6. Agriculture is itself responsible for about a third of greenhouse-gas emissions. Activities such as ploughing land and shifting (‘slash and burn’) cultivation for agricultural expansion release CO2 into the air. Much of the 40% of human caused methane comes from the decomposition of organic matter in flooded rice paddies. About 25% of world methane emissions come from livestock. In addition, agriculture is responsible for 80 percent of the human-made nitrous-oxide emissions through breakdown of fertilizer and that of manure and urine from livestock. However, agriculture’s GHG emissions can be largely reduced, and much can be done to lessen their effect on production and on the livelihoods of farmers, especially in developing countries.

7. Farmers can adopt coping mechanisms that withstand climate variability through activities such as the use of drought-resistant or salt-resistant crop varieties, the more efficient use of water resources, and improved pest management. Changes in cultivation patterns can include the reduction of fertilizer use, the better management of rice production, the improvement of livestock diets and the better management of their manure. In addition, national governments have an important role to play in enforcing land use policies which discourage slash and burn expansion and extensive (rather than intensive) livestock rearing, as well as raising the opportunities for rural employment.

8. Carbon sequestration can also be a means through which agriculture can make a positive contribution towards mitigation, and will be of growing economic and environmental importance in the context of the Kyoto Protocol. It is estimated that for the next 20 to 30 years, cropland contribution to carbon sequestration lies within the range of 450 – 610 million tonnes of carbon per year. By applying improved land management practices (better soil fertility and water management, erosion control, reversion of cropland in industrial countries to permanent managed forests, pastures or ecosystems, biomass cropping, conservation tillage, etc.), the role of agriculture as a major carbon sink and as a compensating mechanism for agriculture’s contribution to GHGs can be greatly enhanced.

9. Agriculture can also play a role in reducing the burning of fossil fuels. Up to 20 percent of fossil fuel consumption could be replaced in the short term by using biomass fuel. In Brazil 6 million cars are running partly on alcohol derived from sugar cane. China already has 10 million dung digersters which provide a clean cooking fuel and an organic fertilizer. Fast-growing grasses, oilseeds and agricultural residues offer great potential as energy alternatives. It is important to note that these bioenergy initiatives also have a positive impact on rural socio-economic development.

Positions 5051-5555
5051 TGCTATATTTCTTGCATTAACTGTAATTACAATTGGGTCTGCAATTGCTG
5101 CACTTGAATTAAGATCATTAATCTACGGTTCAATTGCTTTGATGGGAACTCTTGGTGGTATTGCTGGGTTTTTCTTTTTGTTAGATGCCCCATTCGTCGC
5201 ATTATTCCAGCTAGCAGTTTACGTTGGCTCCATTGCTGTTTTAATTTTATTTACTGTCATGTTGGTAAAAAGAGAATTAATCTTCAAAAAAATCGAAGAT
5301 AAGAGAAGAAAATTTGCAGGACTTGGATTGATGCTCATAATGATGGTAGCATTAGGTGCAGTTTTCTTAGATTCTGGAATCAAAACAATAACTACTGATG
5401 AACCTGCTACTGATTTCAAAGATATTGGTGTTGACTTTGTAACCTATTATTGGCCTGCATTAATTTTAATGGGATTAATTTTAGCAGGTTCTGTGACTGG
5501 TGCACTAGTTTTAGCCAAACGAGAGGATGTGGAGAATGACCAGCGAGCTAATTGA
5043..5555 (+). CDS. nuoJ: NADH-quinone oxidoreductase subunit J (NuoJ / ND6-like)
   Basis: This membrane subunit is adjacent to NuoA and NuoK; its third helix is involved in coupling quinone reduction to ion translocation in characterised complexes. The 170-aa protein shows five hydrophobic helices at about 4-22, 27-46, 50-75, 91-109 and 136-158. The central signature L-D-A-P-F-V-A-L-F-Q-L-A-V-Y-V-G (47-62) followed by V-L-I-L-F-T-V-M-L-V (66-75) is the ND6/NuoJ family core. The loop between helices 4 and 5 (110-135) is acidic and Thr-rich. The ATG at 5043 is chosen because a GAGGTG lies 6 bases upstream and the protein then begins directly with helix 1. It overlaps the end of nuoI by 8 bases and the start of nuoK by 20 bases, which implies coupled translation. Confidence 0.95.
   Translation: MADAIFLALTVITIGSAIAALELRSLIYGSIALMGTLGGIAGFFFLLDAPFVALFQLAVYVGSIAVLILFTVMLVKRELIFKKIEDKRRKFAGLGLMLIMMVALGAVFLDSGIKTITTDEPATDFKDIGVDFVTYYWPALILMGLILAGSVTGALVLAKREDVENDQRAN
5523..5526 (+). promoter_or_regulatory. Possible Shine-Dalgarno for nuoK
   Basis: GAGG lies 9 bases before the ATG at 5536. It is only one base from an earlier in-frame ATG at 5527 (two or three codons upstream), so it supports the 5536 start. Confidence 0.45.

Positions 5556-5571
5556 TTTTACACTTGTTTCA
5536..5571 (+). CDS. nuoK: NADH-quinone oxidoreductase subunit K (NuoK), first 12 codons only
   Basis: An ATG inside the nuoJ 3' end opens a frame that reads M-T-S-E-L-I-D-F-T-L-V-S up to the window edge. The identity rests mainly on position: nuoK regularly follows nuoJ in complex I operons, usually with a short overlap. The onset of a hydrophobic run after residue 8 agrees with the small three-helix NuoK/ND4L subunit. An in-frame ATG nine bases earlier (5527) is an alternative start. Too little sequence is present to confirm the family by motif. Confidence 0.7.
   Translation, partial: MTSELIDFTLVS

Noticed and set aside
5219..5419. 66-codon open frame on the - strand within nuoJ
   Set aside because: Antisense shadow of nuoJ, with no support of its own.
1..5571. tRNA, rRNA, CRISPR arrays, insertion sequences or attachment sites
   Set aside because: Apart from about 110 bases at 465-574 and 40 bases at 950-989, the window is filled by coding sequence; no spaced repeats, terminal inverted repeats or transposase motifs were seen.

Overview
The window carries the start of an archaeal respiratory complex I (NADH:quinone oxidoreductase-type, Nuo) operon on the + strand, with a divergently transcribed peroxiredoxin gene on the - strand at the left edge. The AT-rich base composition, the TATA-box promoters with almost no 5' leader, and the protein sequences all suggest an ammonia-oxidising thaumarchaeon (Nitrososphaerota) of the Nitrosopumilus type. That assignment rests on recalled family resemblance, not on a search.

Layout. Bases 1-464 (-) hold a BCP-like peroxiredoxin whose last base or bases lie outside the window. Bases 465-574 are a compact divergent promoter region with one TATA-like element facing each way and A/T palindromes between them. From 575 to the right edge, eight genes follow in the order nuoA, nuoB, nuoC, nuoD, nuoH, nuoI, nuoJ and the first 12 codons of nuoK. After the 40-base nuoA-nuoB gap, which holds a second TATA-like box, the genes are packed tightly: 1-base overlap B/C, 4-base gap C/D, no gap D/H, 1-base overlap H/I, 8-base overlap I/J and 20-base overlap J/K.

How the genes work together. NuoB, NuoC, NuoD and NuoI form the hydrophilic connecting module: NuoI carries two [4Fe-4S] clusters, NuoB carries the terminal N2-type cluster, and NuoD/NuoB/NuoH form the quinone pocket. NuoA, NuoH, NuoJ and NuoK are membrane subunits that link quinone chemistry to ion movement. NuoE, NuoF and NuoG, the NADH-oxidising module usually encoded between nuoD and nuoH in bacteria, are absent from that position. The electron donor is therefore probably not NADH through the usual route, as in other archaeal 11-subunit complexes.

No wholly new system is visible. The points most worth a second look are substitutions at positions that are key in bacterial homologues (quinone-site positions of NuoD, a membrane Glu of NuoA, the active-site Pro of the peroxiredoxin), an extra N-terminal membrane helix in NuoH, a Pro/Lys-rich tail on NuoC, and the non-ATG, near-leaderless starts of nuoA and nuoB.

10. Policy response can not only enhance agriculture’s mitigating role, but at the same time it can reduce the vulnerability of poor people to food insecurity. New rural employment opportunities can be generated in efforts to replace fossil fuels with bioenergy. In addition, carbon sequestration programmes can help boost agricultural production as well as improve its overall sustainability. Regardless of the approach, technological and institutional changes must take place now before the impact of climate change becomes irreversible. But most importantly, poverty must be addressed and alleviated if the effects of climate change by the end of the next century are truly to be abated.


1 This brief was prepared by Anna Carla Lopez, Food Security and Agricultural Projects Analysis Service, FAO Rome. The comments on the first draft by Amde Gebre-Michael, ESAF, and Gustavo Best, SDRN, are gratefully acknowledged.

2 Intergovernmental Panel on Climate Change (IPCC). Climate change 2000: synthesis report, by R. Watson and the Core Writing Team, eds. Cambridge, UK. Cambridge University Press.

3 FAO, Global climate change and agricultural production: direct and indirect effects of changing hydrological, pedological and plant physiolocial processes.1996

4 FAO, World Agriculture towards 2015/2030: An FAO perspective. Rome, 2003.